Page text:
State capture commission chairperson deputy chief justice Raymond Zondo will lay criminal charges against former president Jacob Zuma for walking out of the commission without his permission.
Zuma left the commission on Thursday last week during the morning tea break after Zondo had dismissed his application for his recusal.
Zondo said Zuma's walkout was a serious matter which impacts on the integrity of the commission.
"It (Zuma's walkout) impacts on the integrity of the commission, the rule of law and public accountability. And in this regard it is important that we all remember that the matters that this commission is investigating and on which it seeks to question Mr Zuma, are matters that happened largely when Mr Zuma was president of the republic and had an obligation to account for what was happening during his presidency," Zondo said on Monday morning.
He added: "The rule of law and public accountability are values that are fundamental to our constitutional order. Also our constitution promises all of us that we are all equal before the law."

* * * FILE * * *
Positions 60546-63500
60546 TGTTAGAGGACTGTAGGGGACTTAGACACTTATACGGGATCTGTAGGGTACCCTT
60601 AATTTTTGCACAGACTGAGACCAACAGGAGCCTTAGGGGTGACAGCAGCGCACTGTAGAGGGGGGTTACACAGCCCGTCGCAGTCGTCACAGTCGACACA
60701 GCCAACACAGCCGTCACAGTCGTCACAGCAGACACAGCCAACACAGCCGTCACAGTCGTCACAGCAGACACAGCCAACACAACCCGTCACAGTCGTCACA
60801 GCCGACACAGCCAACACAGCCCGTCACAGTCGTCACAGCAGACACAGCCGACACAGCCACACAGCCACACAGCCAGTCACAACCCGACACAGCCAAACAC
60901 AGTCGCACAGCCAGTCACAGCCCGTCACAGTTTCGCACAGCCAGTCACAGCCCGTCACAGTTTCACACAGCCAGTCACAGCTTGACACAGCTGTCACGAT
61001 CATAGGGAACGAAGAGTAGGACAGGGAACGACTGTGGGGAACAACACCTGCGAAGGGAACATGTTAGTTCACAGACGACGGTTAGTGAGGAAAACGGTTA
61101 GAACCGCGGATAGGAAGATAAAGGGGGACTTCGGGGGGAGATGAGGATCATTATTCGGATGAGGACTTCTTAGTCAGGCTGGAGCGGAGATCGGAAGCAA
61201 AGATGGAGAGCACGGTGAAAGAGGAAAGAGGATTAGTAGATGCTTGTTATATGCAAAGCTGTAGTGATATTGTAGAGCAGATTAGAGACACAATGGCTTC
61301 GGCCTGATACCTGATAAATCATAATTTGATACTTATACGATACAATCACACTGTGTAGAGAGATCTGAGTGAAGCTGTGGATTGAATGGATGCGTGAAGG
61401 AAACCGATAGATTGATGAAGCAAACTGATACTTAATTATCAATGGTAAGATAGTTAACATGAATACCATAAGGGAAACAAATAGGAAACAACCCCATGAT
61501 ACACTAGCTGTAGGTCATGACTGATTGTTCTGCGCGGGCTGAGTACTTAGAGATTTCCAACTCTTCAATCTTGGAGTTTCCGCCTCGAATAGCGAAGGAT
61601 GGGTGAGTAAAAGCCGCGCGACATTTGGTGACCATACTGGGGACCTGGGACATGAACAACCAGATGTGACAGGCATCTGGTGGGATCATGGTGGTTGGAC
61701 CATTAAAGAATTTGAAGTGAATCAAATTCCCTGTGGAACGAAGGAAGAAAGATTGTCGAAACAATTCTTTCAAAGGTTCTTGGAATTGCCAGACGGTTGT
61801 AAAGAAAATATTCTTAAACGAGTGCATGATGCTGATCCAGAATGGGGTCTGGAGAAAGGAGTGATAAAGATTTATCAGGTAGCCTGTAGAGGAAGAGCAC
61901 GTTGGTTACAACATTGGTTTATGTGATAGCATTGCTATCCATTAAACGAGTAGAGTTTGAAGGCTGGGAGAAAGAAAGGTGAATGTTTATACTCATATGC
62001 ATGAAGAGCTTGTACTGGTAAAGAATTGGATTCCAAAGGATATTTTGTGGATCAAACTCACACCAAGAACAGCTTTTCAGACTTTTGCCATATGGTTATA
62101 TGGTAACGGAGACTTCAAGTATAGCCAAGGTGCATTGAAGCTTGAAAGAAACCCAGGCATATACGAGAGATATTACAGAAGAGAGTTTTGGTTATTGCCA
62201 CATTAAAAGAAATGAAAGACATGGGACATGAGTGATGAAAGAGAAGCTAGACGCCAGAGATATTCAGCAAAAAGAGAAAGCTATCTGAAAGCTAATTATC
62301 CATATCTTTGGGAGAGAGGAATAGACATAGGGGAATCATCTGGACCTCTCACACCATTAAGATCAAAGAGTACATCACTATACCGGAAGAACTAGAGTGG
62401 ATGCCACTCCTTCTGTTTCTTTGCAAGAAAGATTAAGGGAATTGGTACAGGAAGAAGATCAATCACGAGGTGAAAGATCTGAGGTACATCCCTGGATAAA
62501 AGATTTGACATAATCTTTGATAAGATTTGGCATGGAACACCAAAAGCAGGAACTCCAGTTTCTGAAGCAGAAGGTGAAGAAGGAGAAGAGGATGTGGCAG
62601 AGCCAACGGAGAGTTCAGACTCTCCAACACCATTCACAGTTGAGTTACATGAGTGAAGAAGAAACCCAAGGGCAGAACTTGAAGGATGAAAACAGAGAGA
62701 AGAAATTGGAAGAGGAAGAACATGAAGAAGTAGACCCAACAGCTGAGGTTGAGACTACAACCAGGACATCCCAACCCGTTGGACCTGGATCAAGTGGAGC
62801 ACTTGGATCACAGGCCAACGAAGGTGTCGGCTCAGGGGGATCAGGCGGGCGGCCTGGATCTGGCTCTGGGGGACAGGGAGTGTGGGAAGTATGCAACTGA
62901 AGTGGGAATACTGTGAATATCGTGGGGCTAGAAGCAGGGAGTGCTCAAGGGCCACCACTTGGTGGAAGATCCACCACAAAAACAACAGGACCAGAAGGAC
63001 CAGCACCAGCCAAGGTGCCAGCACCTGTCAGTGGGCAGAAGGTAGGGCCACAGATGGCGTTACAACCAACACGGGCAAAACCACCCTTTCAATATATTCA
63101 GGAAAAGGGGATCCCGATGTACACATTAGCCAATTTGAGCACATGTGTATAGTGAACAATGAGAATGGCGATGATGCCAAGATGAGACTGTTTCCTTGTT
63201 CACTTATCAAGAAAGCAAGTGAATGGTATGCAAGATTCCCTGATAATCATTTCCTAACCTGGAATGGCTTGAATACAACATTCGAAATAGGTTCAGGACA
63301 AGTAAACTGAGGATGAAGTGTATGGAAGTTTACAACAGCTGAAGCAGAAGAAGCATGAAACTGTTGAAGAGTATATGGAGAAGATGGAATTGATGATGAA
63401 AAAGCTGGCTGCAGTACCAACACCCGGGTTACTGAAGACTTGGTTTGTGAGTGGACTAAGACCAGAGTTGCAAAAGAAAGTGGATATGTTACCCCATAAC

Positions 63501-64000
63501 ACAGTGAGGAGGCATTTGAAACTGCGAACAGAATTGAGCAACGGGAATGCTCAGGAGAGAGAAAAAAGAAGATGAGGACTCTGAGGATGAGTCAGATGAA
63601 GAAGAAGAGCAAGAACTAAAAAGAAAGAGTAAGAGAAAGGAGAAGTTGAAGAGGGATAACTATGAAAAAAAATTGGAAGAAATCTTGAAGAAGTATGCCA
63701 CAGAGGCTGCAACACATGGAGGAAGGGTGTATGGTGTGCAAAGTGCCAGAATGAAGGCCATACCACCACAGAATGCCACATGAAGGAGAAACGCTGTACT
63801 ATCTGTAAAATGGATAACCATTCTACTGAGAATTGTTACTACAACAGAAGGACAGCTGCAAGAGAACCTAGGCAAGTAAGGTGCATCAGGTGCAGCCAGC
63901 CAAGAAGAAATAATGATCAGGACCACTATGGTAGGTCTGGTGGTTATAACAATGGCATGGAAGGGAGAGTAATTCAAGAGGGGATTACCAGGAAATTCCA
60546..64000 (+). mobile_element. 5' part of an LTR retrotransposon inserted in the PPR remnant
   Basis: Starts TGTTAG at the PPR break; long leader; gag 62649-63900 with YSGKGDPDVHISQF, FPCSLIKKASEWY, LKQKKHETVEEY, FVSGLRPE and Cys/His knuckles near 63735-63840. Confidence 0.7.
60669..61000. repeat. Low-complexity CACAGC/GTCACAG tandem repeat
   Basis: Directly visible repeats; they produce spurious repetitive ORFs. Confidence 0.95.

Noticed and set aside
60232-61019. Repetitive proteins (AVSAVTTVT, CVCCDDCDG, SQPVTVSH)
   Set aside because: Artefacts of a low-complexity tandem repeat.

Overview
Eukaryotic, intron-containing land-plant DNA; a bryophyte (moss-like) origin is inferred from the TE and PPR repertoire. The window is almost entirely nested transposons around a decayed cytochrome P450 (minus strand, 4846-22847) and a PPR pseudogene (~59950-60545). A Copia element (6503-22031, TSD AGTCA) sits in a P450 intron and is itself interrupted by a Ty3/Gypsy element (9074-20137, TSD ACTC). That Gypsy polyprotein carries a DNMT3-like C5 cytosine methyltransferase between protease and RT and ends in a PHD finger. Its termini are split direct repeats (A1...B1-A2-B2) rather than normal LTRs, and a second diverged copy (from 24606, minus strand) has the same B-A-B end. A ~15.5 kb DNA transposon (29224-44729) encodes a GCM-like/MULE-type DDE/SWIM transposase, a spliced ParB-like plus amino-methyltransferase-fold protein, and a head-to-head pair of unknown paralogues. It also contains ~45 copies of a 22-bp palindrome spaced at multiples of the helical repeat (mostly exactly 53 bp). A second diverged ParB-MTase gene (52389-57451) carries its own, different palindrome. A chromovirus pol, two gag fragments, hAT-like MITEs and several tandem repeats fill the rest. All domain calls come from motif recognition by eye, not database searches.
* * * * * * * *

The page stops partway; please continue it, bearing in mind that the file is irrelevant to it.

Zondo said Zuma could not have been confused about the need to request Zondo's permission to leave as on Tuesday last week he had requested to be excused by the chair of the commission on Wednesday as he had a funeral to attend.
"On Thursday before he (Zuma) left, the head of the commission's legal team had made it clear that as long as the summons stood it was binding and it was not up to him (Zuma) to excuse himself. Nevertheless Mr Zuma did excuse himself," Zondo said.
He said Zuma's conduct could send a wrong message to other witnesses who might not be comfortable with answering questions in the commission.
"I've decided to ask the secretary of the commission to lay a criminal complaint with the South African police against Mr Zuma so that the police can investigate his conduct. In this regard, the secretary will make available to the police all information relevant and as well as make information available to the National Prosecuting Authority," Zondo said.
Zondo said he was going to determine other dates for Zuma to appear before the commission and that summons would be served on Zuma.
The commission would also approach the Constitutional Court on an urgent basis for an order that compels Zuma to appear before the commission to answer questions.
"The order that will also be sought will compel Mr Zuma to comply with directives that I have issued... in terms of the regulations of this commission which were promulgated by Mr Zuma when he was still president which require him to furnish certain affidavits to the commission. That is what is going to be done.
"This commission is quite clear about the steps that will be taken and those steps will be taken as a matter of urgency," Zondo said.